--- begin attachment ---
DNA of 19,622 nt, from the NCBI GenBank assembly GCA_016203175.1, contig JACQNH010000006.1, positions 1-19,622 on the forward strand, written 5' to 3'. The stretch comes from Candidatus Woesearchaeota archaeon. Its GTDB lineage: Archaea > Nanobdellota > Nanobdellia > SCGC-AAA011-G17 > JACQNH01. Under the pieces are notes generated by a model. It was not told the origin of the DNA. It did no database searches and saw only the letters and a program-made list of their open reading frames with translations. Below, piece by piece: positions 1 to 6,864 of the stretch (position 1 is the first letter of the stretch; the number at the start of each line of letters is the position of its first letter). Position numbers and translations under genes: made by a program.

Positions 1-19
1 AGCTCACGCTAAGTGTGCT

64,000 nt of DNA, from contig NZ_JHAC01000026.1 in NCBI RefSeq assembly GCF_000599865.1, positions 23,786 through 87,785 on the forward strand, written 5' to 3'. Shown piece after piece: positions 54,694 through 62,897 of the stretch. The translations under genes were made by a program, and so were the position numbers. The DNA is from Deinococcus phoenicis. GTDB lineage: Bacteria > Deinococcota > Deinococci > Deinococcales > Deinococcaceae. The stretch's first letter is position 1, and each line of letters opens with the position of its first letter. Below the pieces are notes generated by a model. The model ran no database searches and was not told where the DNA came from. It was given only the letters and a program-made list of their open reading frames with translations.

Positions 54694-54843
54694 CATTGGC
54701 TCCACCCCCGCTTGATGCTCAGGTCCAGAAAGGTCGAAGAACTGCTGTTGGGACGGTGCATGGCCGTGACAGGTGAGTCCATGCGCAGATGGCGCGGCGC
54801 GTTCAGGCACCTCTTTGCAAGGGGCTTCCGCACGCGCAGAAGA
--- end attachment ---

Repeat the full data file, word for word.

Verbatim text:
DNA of 19,622 nt, from the NCBI GenBank assembly GCA_016203175.1, contig JACQNH010000006.1, positions 1-19,622 on the forward strand, written 5' to 3'. The stretch comes from Candidatus Woesearchaeota archaeon. Its GTDB lineage: Archaea > Nanobdellota > Nanobdellia > SCGC-AAA011-G17 > JACQNH01. Under the pieces are notes generated by a model. It was not told the origin of the DNA. It did no database searches and saw only the letters and a program-made list of their open reading frames with translations. Below, piece by piece: positions 1 to 6,864 of the stretch (position 1 is the first letter of the stretch; the number at the start of each line of letters is the position of its first letter). Position numbers and translations under genes: made by a program.

Positions 1-19
1 AGCTCACGCTAAGTGTGCT

64,000 nt of DNA, from contig NZ_JHAC01000026.1 in NCBI RefSeq assembly GCF_000599865.1, positions 23,786 through 87,785 on the forward strand, written 5' to 3'. Shown piece after piece: positions 54,694 through 62,897 of the stretch. The translations under genes were made by a program, and so were the position numbers. The DNA is from Deinococcus phoenicis. GTDB lineage: Bacteria > Deinococcota > Deinococci > Deinococcales > Deinococcaceae. The stretch's first letter is position 1, and each line of letters opens with the position of its first letter. Below the pieces are notes generated by a model. The model ran no database searches and was not told where the DNA came from. It was given only the letters and a program-made list of their open reading frames with translations.

Positions 54694-54843
54694 CATTGGC
54701 TCCACCCCCGCTTGATGCTCAGGTCCAGAAAGGTCGAAGAACTGCTGTTGGGACGGTGCATGGCCGTGACAGGTGAGTCCATGCGCAGATGGCGCGGCGC
54801 GTTCAGGCACCTCTTTGCAAGGGGCTTCCGCACGCGCAGAAGA